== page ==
Few institutions represent the bloated, socially stratified, natural-environment-degrading, corporation-worshipping, beached on a mile-wide parking-lot corpse that is 21st-century America better than Walmart. The voracious Aspidochelone from Arkansas is not only the current twentieth most valuable brand on Earth, it’s also the largest employer in America, providing dynamic, food-stamp-assisted careers to some 1.3 million people. Unless you’ve been living under a boulder shamelessly draped with the American flag, you know that Walmart has for years been the subject of controversy. For some, it represents the essence of American freedom, to others, it’s the ultimate symbol of the ethically challenged, cheapness-obsessed, soul-degrading state of modern capitalism.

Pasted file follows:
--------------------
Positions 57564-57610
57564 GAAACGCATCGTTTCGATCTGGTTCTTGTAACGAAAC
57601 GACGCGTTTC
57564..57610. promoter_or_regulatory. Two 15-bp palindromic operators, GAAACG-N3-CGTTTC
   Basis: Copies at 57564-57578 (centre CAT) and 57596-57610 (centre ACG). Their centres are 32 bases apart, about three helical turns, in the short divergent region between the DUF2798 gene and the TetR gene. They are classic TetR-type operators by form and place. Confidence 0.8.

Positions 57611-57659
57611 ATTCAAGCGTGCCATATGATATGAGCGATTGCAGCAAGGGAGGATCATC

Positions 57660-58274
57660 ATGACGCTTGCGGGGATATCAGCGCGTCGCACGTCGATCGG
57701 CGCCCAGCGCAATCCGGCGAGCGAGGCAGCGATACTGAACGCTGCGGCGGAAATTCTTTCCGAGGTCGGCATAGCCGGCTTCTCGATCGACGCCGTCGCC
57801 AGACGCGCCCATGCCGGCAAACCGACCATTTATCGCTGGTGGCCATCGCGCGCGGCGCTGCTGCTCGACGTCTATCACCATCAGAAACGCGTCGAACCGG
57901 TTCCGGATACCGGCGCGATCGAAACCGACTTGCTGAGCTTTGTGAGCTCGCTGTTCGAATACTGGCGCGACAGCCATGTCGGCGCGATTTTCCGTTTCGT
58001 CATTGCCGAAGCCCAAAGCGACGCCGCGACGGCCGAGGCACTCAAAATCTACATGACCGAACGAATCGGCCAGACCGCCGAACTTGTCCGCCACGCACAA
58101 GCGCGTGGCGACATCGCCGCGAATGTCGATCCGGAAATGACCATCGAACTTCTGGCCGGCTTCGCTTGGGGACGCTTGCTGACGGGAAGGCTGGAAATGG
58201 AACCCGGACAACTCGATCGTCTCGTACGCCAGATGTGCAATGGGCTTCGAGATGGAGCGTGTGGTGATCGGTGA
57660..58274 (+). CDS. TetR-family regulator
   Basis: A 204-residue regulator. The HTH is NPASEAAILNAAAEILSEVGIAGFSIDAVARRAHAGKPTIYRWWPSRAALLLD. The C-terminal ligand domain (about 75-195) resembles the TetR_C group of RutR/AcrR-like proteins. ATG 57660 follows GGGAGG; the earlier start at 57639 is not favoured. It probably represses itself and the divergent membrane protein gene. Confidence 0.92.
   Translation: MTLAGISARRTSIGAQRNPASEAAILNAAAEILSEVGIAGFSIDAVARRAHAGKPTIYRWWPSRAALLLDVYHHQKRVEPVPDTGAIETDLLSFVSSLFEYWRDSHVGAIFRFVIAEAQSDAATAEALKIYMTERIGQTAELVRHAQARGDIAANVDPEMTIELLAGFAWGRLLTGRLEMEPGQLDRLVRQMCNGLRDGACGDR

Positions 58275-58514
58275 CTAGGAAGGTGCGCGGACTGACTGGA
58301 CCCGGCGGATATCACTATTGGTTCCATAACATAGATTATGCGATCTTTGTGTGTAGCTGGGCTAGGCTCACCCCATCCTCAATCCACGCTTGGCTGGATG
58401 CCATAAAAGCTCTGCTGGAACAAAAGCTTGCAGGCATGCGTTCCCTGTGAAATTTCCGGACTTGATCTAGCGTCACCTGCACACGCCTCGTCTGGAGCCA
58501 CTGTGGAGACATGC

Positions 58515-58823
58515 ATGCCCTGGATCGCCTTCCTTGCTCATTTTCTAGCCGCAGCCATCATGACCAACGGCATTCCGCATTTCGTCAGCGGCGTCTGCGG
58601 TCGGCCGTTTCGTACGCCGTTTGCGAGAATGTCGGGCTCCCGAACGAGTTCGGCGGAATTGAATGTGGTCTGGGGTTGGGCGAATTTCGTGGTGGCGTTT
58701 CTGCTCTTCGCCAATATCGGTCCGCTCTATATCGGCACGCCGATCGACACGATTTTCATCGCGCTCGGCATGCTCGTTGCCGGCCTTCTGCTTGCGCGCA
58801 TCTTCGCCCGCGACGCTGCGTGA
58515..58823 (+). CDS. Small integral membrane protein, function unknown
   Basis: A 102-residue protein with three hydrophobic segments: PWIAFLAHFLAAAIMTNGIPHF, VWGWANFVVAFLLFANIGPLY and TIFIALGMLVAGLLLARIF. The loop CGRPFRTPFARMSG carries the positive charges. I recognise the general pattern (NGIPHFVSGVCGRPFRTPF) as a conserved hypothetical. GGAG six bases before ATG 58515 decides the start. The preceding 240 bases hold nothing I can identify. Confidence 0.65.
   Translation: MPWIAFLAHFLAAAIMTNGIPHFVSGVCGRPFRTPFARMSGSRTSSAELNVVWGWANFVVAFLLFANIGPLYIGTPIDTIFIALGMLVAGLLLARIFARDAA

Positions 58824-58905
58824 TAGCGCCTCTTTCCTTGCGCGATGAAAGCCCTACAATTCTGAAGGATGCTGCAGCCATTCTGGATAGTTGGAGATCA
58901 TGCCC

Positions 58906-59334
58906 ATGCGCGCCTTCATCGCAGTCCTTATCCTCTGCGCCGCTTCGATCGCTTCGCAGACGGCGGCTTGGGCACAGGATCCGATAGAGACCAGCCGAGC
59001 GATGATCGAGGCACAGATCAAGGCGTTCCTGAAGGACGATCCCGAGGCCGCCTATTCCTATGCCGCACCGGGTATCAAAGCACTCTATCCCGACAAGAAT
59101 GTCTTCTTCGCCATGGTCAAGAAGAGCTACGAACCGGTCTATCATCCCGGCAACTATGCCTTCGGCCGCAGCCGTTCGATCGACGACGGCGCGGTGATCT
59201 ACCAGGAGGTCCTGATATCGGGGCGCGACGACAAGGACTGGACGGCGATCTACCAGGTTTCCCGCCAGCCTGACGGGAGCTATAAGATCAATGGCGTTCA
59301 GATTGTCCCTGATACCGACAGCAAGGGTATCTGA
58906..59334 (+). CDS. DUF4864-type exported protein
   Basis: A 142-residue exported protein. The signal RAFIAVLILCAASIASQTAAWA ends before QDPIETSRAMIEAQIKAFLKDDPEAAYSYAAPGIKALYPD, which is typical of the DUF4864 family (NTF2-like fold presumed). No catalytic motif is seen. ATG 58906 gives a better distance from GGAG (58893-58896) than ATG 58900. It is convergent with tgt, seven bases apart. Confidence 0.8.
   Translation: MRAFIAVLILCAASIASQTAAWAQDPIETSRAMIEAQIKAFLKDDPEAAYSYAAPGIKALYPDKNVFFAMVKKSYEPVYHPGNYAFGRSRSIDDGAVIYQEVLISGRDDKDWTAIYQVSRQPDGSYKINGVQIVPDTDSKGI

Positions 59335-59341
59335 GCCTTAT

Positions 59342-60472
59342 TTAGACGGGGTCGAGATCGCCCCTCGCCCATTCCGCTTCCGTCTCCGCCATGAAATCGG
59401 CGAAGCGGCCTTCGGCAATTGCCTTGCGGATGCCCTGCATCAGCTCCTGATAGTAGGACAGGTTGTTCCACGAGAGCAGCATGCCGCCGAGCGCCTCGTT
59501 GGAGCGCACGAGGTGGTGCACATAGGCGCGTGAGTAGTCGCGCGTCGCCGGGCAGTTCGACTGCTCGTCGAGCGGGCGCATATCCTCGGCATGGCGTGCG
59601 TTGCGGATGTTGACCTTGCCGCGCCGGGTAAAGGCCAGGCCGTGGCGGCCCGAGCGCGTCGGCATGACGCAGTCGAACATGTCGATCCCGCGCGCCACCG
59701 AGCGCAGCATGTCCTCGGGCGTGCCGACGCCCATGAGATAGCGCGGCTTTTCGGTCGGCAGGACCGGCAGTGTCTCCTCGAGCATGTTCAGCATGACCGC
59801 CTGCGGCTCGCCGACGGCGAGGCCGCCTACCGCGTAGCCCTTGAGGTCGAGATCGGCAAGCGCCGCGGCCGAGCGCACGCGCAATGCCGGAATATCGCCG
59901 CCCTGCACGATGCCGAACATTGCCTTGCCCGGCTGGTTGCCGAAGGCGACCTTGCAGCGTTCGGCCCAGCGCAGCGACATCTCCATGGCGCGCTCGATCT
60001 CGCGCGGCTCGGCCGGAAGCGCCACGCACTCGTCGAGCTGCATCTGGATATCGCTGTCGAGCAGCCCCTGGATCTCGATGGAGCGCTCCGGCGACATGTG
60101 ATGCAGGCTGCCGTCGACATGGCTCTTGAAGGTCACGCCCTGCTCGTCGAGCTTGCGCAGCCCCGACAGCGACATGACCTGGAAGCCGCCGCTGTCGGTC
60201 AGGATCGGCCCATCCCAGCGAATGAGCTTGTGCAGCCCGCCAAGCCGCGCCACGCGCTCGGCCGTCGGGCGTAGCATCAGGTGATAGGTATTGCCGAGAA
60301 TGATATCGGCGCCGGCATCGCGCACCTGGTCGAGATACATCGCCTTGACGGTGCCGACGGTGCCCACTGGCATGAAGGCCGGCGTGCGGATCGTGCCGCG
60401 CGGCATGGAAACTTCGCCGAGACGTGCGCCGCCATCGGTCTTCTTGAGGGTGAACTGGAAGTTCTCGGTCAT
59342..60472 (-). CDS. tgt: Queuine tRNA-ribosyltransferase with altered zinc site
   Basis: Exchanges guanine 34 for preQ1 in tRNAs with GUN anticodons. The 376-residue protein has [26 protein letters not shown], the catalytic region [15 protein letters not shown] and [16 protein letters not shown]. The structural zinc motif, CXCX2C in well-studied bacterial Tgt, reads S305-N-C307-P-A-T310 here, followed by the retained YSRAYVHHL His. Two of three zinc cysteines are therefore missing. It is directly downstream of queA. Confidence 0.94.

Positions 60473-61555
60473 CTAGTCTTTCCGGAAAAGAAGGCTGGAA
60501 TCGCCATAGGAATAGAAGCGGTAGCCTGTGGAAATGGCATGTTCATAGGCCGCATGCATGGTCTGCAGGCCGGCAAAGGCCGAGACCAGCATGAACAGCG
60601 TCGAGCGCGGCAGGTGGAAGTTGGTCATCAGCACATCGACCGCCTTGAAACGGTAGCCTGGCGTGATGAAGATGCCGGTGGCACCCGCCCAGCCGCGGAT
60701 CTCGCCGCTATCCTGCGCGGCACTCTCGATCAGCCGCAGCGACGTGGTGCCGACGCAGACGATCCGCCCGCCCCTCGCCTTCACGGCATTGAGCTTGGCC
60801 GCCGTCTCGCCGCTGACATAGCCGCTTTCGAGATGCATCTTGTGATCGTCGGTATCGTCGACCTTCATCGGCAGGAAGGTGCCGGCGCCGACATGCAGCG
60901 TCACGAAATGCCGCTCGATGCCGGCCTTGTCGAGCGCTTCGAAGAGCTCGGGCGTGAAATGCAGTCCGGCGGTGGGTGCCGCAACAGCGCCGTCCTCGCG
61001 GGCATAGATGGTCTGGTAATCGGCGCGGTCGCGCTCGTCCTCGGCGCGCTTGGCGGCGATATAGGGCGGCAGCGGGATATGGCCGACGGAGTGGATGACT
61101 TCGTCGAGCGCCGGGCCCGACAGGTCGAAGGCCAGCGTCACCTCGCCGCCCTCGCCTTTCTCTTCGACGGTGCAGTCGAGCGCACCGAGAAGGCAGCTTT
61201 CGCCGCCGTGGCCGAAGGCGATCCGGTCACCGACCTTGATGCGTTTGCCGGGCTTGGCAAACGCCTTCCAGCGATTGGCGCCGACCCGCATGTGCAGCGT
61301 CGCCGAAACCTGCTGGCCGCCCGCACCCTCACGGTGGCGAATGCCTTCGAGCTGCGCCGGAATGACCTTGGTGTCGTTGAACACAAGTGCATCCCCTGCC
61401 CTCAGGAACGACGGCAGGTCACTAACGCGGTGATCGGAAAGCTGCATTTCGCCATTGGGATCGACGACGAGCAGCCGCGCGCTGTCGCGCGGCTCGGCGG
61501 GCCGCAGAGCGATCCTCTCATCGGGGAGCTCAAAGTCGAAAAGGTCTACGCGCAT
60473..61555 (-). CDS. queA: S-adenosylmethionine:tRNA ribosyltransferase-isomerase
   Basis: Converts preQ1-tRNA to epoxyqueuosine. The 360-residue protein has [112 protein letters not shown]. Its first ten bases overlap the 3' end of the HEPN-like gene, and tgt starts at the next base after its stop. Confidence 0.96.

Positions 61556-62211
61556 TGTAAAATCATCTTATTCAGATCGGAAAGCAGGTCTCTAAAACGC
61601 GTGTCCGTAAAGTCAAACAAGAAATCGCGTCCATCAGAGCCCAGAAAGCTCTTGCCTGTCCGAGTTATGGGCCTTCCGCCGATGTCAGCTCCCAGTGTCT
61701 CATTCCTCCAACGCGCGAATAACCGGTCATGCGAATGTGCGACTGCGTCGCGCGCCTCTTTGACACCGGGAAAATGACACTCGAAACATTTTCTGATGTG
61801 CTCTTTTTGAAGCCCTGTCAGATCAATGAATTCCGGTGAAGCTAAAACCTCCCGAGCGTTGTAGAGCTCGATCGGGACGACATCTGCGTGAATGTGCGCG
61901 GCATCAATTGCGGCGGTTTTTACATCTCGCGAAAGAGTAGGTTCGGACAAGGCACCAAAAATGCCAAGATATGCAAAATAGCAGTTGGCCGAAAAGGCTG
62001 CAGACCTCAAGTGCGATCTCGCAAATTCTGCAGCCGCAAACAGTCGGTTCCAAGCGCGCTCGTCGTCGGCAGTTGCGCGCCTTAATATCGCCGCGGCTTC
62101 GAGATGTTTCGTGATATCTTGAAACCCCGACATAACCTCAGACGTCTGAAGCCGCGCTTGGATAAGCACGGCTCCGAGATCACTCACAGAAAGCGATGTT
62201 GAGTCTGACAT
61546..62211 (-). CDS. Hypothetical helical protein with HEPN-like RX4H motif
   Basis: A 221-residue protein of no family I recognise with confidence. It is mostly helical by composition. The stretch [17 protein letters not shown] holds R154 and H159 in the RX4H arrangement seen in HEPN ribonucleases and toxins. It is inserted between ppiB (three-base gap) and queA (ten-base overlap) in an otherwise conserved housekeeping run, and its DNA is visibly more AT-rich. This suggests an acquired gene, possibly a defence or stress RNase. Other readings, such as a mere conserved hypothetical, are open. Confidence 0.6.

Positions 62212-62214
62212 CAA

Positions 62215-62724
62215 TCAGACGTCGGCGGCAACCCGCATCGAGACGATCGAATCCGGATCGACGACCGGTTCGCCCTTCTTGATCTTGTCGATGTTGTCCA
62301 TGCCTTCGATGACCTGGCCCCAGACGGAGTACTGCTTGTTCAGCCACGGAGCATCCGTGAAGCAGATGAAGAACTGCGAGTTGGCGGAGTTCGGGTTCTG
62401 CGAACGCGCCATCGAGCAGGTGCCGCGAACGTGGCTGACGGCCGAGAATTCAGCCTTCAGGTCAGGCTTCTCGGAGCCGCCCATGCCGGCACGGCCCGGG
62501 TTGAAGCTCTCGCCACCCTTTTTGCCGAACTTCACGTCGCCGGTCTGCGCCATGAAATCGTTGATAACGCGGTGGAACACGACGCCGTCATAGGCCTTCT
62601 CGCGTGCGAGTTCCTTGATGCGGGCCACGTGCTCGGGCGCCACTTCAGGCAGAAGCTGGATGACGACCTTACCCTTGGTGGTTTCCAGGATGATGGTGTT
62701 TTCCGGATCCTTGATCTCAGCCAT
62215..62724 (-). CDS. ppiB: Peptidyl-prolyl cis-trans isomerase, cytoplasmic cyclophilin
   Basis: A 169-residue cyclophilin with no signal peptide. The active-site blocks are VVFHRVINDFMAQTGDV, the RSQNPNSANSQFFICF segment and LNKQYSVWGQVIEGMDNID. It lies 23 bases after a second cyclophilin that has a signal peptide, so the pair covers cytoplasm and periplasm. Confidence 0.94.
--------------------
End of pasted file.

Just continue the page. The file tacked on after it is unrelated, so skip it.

In a fascinating piece for TPM, however, Rachel Monroe argues that for much of rural America, Walmart is something much more: it’s become the new American town square. In much of small-town America, Walmart isn’t an unpleasant shopping reality that locals have the luxury to avoid; rather, it’s the only place where folks can get basic necessities like food, medicine, home supplies, etc. This reality, Monroe notes, is part of the larger Walmart plan, in which the retail giant moves into a town and strangles competing businesses with its cut-to-the-bone prices, notoriously underpayed and disempowered labor force, and final-destination style one-stop shopping. As a result, many small-towners buy everything at Walmart “because there’s nowhere else to buy it.”